- Providing no-cost credit monitoring services to affected customers
- The cost of rectifying your reputation, for example through a PR campaign
- Managing and investing an incident, including employment of forensic investigators
- Repairing affected computer systems
- Defense against claims from state regulatory fines and penalties
- Victims’ losses arising from subsequent identity theft
- Liability for hacked website content — for example, malicious falsehoods inserted by the hackers, defacement or copyright infringement
- Lawsuits and class actions claiming damages directly resulting from the breach.
Many policies also provide protection from business losses arising from disruption of your activities, loss of data, computer fraud and extortion.
More Cyber Liability Questions and Answers
How does cyber liability and privacy insurance differ from technology errors and omissions insurance?
Answer: Tech E&O insurance is specifically tailored to technology service and product providers.
What’s the difference between first party and third party cyber liability insurance.
Answer: Following on from the above question, first party cyber liability coverage refers to the insurance generally required by non-tech companies, whereas third party cyber liability coverage is tailored to the needs of IT firms who are held responsible for a data breach on systems or software they have supplied to a client or third party.
What can I do the reduce the risk of a cyber-attack?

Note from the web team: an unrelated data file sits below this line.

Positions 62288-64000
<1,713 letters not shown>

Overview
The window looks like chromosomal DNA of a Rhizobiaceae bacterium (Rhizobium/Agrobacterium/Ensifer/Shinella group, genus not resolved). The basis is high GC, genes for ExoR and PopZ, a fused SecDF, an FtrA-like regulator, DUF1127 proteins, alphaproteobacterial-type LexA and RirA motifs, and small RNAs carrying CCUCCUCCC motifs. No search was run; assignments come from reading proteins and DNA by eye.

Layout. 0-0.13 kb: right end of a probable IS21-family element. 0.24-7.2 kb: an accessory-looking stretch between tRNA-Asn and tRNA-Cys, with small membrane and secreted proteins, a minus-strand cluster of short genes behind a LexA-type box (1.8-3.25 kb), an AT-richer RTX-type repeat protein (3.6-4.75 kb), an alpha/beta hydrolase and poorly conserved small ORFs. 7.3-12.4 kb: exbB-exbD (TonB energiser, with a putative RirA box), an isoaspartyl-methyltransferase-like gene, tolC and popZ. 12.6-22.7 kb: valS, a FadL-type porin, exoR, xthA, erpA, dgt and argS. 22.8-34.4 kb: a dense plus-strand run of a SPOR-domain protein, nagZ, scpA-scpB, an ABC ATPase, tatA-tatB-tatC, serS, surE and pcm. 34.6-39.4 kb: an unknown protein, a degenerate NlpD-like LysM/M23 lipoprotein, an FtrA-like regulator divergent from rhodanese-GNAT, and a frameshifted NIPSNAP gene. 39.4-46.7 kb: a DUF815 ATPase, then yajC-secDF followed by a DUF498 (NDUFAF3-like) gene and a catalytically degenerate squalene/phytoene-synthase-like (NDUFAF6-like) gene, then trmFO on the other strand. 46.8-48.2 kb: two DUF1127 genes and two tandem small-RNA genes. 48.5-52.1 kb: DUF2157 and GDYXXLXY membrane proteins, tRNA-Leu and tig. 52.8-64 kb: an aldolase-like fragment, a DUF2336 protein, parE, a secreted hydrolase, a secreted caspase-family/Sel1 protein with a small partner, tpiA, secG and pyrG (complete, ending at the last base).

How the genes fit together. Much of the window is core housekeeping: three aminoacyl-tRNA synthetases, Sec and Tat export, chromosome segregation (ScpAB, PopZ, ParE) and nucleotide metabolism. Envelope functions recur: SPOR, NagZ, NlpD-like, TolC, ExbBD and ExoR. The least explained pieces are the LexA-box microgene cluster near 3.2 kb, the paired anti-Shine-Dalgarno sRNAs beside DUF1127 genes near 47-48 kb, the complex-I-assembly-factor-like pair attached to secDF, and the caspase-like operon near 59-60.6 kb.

Answer: It’s all about taking every possible security measure including: vetting everyone in your organization who has systems access; frequently changing passwords and limiting who has access to them; backing up data regularly and storing it offsite; using the most sophisticated possible security software; encrypting records; and regularly monitoring your systems so that if there’s been a breach, you can block it as quickly as possible.
Also, prepare a written systems security policy and make sure every employee has it and has read it! Among other things it should include rules on systems access and the use of mobile technology (including external drives). Make sure too that the policy is regularly reviewed to keep pace with changes in your business, new cyber risks, and the regulatory environment.
How much does it cost to put things right after a cyber-attack?
Answer: According to Ponemon, companies spent an average $880,000 because of data theft and technology damage. Add another $955,000 for the disruptive impact of the incident on business operations.
The potential consequences of a data breach can be terrifying – and this isn’t a risk that’s likely to diminish any time soon.
If you rely on networked technology in your organization, you need cyber liability insurance and data breach insurance. Period.
But you also need to work with experienced cyber insurance professionals so that you are properly protected for the risks you face. This is a relatively new field of insurance and some agents may not yet be fully up to speed with the fast-changing cyber-crime environment and Georgia’s regulatory framework.
Fortunately, Grimes Insurance does have that expertise and experience. If you’d like to know more, please contact us for a free and confidential discussion.